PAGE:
Why Assad No Longer 'Has to Go'

American officials have backed down on declarations against the Syrian dictator.

In August 2011, about six months into the civil war that has now been going on in Syria for nearly four years, President Obama issued his most unequivocal statement about the future of its dictator Bashar Assad, who was engaged in an increasingly bloody crackdown:

The future of Syria must be determined by its people, but President Bashar al-Assad is standing in their way. For the sake of the Syrian people, the time has come for President Assad to step aside.

The statement came two years before the Assad regime nearly became an American target after its forces were widely accused of crossing the "red line" of using chemical weapons, and three years before a United Nations report placed the death toll in the Syrian civil war at 191,000.

On Monday, The New York Times reported that the State Department had signed off on two separate diplomatic initiatives aimed at bringing about the end of the Syrian civil war. One omission made both proposals particularly notable: Neither contains the prerequisite for the end of Assad's rule. In declaring American support for the plans, Secretary of State John Kerry explained:

It is time for President Assad, the Assad regime, to put their people first and to think about the consequences of their actions, which are attracting more and more terrorists to Syria, basically because of their efforts to remove Assad.

How the U.S. got from "the time has come for President Assad to step aside" to "it is time for President Assad ... to think about the consequences" can be summed up in large part by the rise of ISIS. The radical Sunni group (and Assad's nominal enemy in Syria) became the target of airstrikes by an American-led coalition after a bloody offensive across Syria and Iraq raised widespread alarm.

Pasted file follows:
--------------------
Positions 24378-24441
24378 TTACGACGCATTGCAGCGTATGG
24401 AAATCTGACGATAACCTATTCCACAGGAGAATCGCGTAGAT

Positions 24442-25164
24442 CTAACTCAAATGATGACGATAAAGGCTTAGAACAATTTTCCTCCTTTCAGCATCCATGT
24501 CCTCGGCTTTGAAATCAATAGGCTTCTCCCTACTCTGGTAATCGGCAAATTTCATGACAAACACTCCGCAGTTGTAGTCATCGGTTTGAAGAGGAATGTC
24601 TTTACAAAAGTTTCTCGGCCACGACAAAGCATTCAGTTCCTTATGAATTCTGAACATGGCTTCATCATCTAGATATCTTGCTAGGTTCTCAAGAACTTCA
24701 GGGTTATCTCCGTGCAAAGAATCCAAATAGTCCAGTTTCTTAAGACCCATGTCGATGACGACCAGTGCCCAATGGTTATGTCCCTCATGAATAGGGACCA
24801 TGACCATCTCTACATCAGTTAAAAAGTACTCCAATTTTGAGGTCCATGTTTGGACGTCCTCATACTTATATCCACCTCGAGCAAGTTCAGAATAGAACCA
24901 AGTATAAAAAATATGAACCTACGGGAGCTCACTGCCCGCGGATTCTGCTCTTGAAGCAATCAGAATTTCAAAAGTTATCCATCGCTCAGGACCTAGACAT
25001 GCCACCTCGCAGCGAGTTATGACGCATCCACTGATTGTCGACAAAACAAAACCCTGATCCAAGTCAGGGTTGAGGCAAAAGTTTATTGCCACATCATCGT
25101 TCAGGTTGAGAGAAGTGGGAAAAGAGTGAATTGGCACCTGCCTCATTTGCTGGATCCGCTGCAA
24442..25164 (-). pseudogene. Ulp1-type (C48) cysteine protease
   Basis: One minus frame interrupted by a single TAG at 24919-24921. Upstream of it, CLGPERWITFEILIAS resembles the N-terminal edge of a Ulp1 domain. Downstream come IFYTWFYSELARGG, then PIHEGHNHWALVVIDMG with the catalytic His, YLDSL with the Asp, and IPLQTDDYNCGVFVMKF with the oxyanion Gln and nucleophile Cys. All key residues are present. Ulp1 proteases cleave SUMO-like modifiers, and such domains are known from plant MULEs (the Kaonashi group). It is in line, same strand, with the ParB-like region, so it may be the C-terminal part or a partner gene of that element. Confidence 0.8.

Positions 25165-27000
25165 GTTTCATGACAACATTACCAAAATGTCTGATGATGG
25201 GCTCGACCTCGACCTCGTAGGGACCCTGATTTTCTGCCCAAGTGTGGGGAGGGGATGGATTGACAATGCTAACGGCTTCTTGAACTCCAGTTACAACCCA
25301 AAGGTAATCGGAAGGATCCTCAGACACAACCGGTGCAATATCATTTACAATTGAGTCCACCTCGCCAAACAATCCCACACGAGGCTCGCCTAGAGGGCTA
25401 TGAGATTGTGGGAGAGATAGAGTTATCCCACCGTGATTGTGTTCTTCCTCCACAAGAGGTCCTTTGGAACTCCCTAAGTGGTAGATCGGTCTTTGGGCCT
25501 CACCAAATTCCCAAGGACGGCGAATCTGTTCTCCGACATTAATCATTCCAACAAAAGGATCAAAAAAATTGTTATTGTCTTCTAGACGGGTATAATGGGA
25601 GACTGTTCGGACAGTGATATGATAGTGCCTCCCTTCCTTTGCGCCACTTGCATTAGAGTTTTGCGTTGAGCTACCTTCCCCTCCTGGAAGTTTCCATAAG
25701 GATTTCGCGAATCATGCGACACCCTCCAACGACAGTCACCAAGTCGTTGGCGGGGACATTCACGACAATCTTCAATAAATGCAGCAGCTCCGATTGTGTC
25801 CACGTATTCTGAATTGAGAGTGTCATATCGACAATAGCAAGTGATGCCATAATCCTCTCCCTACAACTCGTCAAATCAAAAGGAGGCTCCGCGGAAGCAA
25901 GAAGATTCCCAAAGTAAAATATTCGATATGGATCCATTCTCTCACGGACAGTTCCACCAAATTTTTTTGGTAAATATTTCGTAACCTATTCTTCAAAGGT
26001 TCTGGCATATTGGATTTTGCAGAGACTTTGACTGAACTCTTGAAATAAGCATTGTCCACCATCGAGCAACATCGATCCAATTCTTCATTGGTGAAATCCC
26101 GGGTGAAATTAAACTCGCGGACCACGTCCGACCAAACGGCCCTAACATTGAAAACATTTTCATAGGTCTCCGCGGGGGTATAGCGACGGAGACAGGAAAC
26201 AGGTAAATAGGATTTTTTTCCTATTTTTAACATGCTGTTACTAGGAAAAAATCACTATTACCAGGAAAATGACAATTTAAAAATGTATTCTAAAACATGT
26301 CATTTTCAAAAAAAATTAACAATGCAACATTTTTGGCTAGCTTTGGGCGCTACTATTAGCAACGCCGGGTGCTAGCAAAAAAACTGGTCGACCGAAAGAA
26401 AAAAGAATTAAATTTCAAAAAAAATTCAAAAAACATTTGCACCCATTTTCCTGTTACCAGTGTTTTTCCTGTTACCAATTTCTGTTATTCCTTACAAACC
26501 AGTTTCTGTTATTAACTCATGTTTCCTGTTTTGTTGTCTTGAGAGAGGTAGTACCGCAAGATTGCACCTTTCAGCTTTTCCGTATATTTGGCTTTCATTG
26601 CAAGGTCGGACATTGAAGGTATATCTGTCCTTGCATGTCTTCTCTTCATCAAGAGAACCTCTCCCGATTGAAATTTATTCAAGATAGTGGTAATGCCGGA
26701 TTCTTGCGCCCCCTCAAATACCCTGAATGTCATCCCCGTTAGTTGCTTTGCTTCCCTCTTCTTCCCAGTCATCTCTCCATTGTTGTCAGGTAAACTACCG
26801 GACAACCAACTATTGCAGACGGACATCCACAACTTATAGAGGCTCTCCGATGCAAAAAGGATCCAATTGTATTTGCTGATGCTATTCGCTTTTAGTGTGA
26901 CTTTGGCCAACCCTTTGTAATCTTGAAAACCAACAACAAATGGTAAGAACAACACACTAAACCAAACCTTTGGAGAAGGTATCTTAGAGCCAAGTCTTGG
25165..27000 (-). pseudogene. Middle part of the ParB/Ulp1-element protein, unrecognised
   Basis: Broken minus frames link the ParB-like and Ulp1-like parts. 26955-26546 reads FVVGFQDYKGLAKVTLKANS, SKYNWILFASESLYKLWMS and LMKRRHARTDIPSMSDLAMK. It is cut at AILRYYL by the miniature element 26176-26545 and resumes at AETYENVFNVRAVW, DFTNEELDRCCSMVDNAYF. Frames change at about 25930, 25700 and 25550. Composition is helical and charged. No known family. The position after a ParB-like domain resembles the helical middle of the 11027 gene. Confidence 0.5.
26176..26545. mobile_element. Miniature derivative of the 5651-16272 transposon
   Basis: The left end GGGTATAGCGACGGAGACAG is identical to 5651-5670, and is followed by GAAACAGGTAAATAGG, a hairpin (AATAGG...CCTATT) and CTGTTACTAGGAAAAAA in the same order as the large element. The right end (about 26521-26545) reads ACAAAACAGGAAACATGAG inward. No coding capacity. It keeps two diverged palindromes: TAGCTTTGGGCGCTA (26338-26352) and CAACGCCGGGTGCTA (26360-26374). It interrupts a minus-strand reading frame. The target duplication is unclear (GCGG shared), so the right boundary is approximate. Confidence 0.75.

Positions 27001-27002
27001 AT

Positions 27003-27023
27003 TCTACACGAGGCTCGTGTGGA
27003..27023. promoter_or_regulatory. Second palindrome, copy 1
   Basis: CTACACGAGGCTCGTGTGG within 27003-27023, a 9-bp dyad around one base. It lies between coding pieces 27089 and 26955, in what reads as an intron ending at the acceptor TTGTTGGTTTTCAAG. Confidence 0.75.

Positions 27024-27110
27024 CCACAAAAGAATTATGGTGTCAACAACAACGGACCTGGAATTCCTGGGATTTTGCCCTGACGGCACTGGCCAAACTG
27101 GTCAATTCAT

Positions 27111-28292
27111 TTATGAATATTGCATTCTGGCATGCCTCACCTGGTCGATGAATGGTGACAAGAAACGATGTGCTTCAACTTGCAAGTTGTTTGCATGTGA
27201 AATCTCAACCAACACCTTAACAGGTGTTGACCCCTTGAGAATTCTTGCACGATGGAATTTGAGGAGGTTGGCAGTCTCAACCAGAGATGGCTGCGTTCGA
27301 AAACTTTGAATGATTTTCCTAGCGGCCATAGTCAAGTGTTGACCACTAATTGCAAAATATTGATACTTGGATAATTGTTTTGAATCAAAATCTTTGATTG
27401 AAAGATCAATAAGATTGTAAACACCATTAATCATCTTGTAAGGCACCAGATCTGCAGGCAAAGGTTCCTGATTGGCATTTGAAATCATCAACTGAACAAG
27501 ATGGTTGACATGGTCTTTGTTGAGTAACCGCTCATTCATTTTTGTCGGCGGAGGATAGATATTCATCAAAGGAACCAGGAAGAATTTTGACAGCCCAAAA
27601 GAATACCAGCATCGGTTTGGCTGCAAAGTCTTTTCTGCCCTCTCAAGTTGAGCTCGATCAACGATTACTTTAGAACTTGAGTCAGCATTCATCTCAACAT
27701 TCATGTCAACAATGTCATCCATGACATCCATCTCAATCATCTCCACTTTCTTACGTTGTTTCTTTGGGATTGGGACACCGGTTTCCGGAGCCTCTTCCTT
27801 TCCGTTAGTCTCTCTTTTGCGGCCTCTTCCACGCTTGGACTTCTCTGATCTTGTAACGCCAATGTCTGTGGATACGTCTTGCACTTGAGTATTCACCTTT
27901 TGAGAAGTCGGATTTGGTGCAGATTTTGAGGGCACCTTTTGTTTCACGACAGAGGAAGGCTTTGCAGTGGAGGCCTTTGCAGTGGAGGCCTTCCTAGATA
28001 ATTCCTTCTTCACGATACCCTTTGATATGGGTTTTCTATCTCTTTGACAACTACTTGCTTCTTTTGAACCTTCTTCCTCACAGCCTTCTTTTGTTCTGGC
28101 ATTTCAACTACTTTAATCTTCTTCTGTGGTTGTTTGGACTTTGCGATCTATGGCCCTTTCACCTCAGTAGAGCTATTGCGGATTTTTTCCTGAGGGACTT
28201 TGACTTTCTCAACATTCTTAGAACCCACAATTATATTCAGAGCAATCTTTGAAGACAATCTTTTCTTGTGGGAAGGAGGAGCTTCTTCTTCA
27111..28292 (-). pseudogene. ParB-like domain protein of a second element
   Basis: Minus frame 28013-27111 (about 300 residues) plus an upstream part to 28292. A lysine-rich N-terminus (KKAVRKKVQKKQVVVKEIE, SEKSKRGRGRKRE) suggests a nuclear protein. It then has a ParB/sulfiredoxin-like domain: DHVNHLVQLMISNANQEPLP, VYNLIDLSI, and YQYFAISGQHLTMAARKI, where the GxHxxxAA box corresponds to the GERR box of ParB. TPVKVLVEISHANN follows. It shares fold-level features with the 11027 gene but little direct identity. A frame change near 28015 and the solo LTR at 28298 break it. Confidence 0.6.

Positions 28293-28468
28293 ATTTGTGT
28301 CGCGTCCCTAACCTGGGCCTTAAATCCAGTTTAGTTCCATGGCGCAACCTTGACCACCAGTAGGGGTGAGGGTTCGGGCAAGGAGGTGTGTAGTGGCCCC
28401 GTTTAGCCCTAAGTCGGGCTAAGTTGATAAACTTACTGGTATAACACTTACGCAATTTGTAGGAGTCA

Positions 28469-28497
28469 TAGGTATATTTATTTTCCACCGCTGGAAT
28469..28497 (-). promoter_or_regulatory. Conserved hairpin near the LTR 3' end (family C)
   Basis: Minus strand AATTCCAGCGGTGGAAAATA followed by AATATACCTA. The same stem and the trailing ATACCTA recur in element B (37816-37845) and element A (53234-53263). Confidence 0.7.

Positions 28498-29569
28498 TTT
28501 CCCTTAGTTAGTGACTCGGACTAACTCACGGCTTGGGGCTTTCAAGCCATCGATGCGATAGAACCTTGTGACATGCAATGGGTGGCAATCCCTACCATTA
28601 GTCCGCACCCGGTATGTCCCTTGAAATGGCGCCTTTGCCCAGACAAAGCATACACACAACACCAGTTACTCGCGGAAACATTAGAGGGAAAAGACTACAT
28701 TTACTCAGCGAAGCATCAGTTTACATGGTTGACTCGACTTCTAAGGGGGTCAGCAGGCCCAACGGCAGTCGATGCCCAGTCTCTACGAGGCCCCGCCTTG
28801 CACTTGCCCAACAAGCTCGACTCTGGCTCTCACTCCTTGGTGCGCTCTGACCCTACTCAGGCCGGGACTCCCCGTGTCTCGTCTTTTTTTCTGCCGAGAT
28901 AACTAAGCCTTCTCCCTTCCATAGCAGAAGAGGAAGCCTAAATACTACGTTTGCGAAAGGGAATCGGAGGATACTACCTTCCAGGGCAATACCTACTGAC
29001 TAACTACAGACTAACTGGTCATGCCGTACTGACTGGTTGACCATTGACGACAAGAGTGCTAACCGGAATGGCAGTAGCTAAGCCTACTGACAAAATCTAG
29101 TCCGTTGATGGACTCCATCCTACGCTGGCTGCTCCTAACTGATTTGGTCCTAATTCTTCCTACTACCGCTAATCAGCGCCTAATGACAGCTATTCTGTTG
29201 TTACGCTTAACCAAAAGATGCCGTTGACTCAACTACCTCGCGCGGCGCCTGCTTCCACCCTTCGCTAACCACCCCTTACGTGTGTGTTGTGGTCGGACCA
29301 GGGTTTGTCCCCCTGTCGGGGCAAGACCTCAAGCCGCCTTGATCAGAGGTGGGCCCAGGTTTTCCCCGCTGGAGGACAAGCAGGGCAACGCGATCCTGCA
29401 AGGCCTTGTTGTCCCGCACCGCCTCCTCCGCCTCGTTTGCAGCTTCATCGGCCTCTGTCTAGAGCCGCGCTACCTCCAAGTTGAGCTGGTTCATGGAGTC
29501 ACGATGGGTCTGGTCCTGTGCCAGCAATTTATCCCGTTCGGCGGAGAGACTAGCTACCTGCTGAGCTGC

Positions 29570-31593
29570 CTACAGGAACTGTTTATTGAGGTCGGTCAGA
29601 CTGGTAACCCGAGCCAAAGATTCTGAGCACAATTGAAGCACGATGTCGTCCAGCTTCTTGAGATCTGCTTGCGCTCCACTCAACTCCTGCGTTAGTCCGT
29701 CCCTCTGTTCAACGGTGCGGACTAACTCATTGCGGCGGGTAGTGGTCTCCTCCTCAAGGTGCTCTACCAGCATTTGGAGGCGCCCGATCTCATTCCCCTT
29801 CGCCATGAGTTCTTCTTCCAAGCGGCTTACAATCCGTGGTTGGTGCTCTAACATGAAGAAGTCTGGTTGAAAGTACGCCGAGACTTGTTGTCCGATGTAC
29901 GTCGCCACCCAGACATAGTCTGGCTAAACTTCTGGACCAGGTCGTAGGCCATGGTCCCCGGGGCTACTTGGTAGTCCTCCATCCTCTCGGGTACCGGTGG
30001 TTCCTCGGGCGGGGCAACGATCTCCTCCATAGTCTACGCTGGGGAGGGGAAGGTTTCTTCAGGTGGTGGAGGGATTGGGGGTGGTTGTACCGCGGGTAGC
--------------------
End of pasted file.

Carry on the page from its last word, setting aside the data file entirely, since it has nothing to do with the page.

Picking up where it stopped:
But that's not the entire story. As Dominic Tierney explained back in July, Assad has ensured his survival (at least temporarily) by strategically enabling extremists and, more tragically, killing off any palatable opposition.

"Assad casts himself as the nation’s guardian against Sunni jihadists, but he has deliberately encouraged the rise of extremism," Tierney wrote. "The Syrian president’s forces have allowed ISIS to consolidate a rump caliphate in northeastern Syria as a visible warning about what the alternative to his rule looks like. Indeed, Assad’s troops rarely battle ISIS, saving their fire for more moderate enemies."

Assad has since received a de facto coalition partner in the form of the United States itself, which has not only launched strikes against Islamic State targets within Syria, but also targeted other groups battling the Assad regime like the Khorasan group.

Even if Assad does ultimately step aside at some future date, some of the countries that initially sought his removal, like the United States and members of the EU, have at least two good reasons to keep part of his regime intact: Iraq and Libya. When the dictators of those two countries were deposed, power vacuums emerged in both places, leading to chaos and pitched sectarian violence.

“The political solution will of course include some elements of the regime because we don’t want to see the pillars of the state fall apart," France's Foreign Minister Laurent Fabius said last week. "We would end up with a situation like Iraq.”

In the meantime, Bashar Assad's third seven-year presidential term is set to expire in 2021. That's exactly 50 years after his father Hafez first took control of Syria.